‘Tis the season for cookies, presents and holiday movies. And we are not just talking about the classics like “It’s a Wonderful Life,” “A Christmas Story” and “Home Alone.”
Every winter the Hallmark Channel puts out a flood of new holiday movies. These movies might not be instant classics but they check off all the requirements for a holiday movie — they have snow, romance, and a happy ending.
The Hallmark Channel has spent decades perfecting its formula and has turned Christmas movies into a major source of revenue for the network. Let’s do the numbers on how they got there.
Why Hallmark leaned into Christmas
Holiday season is serious business for the Hallmark Channel. It and its spin-offs — Hallmark Movies and Mysteries and Hallmark Drama — are owned by Crown Media Family Networks. This year, the network produced 33 original holiday movies. That’s up from 6 original holiday movies in 2010, 12 original movies in 2014, 21 new movies in 2015 and 28 new movies last year. According to the Wall Street Journal, Hallmark has made a total of 136 Christmas movies since 2008.
This year’s holiday programming began in the fall on Oct. 27, which was the first day of its “Countdown to Christmas.”
Hallmark’s holiday programming did not always span two months. But after the network realized that its audience really enjoyed holiday themed movies, they decided to capitalize on it, according to Michelle Vicary, executive vice president of programming and network program publicity at Crown.
"We did look at what '25 Days of Christmas' had become in people's minds and said, 'Wait a minute. We have a brand and a 100-year legacy. We should lean into that as much as we can and do more of it,’" she told Business Insider earlier this year. The strategy worked. "People started to say things to us, like, 'I turn it on right after Halloween and don’t turn it off until New Year's,’" added Vicary.
Hallmark now hopes that it can get its viewers to stick with them past the New Year's celebrations. This weekend, Hallmark will premiere its new original movie, “Royal New Year’s Eve” and kick off its Winterfest programming, which consists of four new movies, each of which is set to air on a different Saturday in January.
|How movies and TV are capitalizing on your holiday cheer|
|For studios, Christmas Day is for opening movies|
Not afraid of Netflix
Back in 2015, Fortune asked Vicary the question that haunts every cable executive: What about Netflix?
“Airing original holiday movies every Saturday and Sunday through the season gives us an advantage, and our holiday movies become holiday traditions in viewers’ homes,” Vicary said at the time. “There are movies that people ask to see over and over.”
This year, Netflix produced two original Christmas movies — “A Christmas Prince,” which inspired many a tweet-storm and “Christmas Inheritance.” However, with an archive full of movies and 33 brand new movies of its own, Hallmark does not seem to be too worried.
Hallmark holiday movies rake in viewers ... and cash
More than 85 million people are expected to watch the Hallmark Channel this holiday season, Vicary told Vox. By mid-December, that number was closing in on 65 million and was only expected to climb. The kick-off for Countdown to Christmas drew 17.6 million viewers this year — up from 15.2 million in 2016. According to AdWeek, this November Hallmark was the most-watched cable network among 18- to 49-year-old and 25- to 54-year-old women.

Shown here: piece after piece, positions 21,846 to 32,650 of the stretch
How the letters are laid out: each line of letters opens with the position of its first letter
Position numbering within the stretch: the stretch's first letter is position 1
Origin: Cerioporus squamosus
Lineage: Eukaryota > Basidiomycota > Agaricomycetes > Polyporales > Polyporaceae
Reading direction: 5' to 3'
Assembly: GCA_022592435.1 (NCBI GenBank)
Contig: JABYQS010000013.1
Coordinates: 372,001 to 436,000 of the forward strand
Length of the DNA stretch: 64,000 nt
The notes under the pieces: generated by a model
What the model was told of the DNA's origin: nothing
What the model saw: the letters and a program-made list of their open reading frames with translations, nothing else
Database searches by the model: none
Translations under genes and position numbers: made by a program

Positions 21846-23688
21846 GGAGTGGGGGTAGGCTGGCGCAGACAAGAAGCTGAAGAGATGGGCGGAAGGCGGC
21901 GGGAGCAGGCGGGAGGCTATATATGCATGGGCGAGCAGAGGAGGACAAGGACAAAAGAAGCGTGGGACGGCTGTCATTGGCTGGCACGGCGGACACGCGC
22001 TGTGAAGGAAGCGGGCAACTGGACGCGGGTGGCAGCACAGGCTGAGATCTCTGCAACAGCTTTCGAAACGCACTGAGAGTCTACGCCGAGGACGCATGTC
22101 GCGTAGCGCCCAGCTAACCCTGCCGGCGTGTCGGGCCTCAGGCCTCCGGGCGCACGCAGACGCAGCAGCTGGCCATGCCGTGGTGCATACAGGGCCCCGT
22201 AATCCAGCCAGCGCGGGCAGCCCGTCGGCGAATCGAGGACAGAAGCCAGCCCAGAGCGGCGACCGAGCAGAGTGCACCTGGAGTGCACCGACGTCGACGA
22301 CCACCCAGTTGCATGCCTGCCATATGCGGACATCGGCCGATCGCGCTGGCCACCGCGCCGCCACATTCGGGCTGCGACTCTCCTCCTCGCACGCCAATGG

Those viewers translate into a lot of advertising revenue. Christmas programming from Hallmark’s Countdown to Christmas and Hallmark Movies and Mysteries account for one-third of the company’s annual ad revenue, according to AdWeek. S&P Global Market Intelligence predicts that the Hallmark Channel will bring in about $390 million in ad revenue this year and Hallmark Movies and Mysteries will bring in another $146 million. That’s also not accounting for other revenue such as licensing and streaming fees.
Business Insider estimates that on average Hallmark holiday movies only cost about $2 million to produce. While that’s not an insignificant amount of money, it is a fraction of what some companies spend on one episode of a TV show. For example, HBO spends anywhere from $10 million to $15 million per episode of “Game of Thrones.” Netflix spends about $8 million per episode of “Stranger Things” and $10 million per episode of “The Crown,” according to Variety. Low production costs and high viewership are what network executives’ dreams are made of.
Christmas movies: A boost for the economy?
Laugh all you want about the cheesy dialogue and implausible plot lines, but these movies are actually good for the economy, according to David Anselmo, CEO of Hideaway Pictures. The company has produced several Hallmark movies that were filmed in Canada where Hideaway is based. He estimates that each movie spends about $1.2 to $1.5 million in the local economy and employs an average of 70 local crew members, 10 actors and 200 to 300 extras.
These movies take about three weeks to shoot, according to Business Insider. During that time, the crew stays at nearby hotels and eats at local restaurants, boosting the local economy.
|Modern gift-wrap tradition has ties to Hallmark|
|Hallmark ads get edgier and more digital|
“I think the best compliment I can give is not to say how much your programs have taught me (a ton), but how much Marketplace has motivated me to go out and teach myself.” – Michael in Arlington, VABEFORE YOU GO